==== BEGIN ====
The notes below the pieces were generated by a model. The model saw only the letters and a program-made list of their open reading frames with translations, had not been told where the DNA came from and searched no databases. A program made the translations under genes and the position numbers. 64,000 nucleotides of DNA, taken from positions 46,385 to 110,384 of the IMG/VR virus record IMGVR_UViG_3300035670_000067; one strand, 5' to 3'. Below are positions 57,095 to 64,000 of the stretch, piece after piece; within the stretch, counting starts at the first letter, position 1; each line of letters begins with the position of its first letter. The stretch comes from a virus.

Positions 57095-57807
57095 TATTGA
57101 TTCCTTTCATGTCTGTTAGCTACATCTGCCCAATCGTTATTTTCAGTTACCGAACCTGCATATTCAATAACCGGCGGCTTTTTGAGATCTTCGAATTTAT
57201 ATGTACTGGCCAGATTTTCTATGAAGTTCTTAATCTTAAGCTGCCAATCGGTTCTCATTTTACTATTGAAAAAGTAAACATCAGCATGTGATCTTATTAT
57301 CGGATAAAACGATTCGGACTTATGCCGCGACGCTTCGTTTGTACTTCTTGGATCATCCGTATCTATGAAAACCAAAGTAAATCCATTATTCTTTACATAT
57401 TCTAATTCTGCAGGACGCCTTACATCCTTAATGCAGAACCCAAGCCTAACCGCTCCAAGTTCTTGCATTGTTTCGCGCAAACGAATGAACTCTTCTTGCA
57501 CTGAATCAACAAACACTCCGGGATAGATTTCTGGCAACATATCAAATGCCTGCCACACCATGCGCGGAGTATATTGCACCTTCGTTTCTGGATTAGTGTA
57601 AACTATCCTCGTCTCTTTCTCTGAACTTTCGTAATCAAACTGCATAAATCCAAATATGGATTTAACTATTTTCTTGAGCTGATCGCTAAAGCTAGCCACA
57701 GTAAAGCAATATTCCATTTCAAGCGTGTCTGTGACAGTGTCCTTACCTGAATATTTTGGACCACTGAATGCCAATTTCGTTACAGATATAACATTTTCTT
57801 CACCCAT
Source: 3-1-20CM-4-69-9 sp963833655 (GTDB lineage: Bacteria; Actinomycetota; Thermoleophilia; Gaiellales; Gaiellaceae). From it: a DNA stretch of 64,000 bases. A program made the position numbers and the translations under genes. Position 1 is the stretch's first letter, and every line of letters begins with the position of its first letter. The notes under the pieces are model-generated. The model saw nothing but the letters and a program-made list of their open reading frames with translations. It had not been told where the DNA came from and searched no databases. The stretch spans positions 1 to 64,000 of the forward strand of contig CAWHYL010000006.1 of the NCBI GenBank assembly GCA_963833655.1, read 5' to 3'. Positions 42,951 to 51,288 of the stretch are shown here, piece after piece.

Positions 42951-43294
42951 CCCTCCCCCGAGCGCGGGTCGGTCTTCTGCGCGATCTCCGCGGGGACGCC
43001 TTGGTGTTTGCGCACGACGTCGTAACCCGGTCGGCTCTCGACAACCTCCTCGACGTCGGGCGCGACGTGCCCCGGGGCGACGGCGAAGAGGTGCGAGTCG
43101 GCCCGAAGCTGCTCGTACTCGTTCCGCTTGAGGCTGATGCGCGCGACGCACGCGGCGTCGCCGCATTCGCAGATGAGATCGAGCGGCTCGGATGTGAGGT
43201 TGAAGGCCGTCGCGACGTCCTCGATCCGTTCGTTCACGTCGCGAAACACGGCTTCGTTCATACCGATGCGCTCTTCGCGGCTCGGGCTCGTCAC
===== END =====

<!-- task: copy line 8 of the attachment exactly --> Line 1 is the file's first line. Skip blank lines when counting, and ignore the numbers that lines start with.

57501 CTGAATCAACAAACACTCCGGGATAGATTTCTGGCAACATATCAAATGCCTGCCACACCATGCGCGGAGTATATTGCACCTTCGTTTCTGGATTAGTGTA